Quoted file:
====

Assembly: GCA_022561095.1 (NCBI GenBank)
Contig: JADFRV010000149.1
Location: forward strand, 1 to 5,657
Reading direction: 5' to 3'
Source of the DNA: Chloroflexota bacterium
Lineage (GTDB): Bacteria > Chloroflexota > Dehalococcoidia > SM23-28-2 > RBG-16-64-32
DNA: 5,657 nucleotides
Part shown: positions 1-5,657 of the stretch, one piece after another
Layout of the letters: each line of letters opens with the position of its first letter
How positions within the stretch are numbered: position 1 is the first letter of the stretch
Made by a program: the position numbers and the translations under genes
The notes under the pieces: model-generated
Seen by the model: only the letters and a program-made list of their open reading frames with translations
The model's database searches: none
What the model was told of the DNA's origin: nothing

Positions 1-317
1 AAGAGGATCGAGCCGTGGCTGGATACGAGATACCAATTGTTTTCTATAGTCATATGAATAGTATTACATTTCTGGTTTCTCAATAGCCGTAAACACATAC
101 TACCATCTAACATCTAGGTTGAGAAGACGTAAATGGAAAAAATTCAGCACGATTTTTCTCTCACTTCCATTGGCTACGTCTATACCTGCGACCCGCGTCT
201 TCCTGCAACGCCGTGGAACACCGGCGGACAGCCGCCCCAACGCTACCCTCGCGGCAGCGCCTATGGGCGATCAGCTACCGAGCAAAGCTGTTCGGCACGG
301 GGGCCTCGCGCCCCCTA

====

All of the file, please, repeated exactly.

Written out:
Assembly: GCA_022561095.1 (NCBI GenBank)
Contig: JADFRV010000149.1
Location: forward strand, 1 to 5,657
Reading direction: 5' to 3'
Source of the DNA: Chloroflexota bacterium
Lineage (GTDB): Bacteria > Chloroflexota > Dehalococcoidia > SM23-28-2 > RBG-16-64-32
DNA: 5,657 nucleotides
Part shown: positions 1-5,657 of the stretch, one piece after another
Layout of the letters: each line of letters opens with the position of its first letter
How positions within the stretch are numbered: position 1 is the first letter of the stretch
Made by a program: the position numbers and the translations under genes
The notes under the pieces: model-generated
Seen by the model: only the letters and a program-made list of their open reading frames with translations
The model's database searches: none
What the model was told of the DNA's origin: nothing

Positions 1-317
1 AAGAGGATCGAGCCGTGGCTGGATACGAGATACCAATTGTTTTCTATAGTCATATGAATAGTATTACATTTCTGGTTTCTCAATAGCCGTAAACACATAC
101 TACCATCTAACATCTAGGTTGAGAAGACGTAAATGGAAAAAATTCAGCACGATTTTTCTCTCACTTCCATTGGCTACGTCTATACCTGCGACCCGCGTCT
201 TCCTGCAACGCCGTGGAACACCGGCGGACAGCCGCCCCAACGCTACCCTCGCGGCAGCGCCTATGGGCGATCAGCTACCGAGCAAAGCTGTTCGGCACGG
301 GGGCCTCGCGCCCCCTA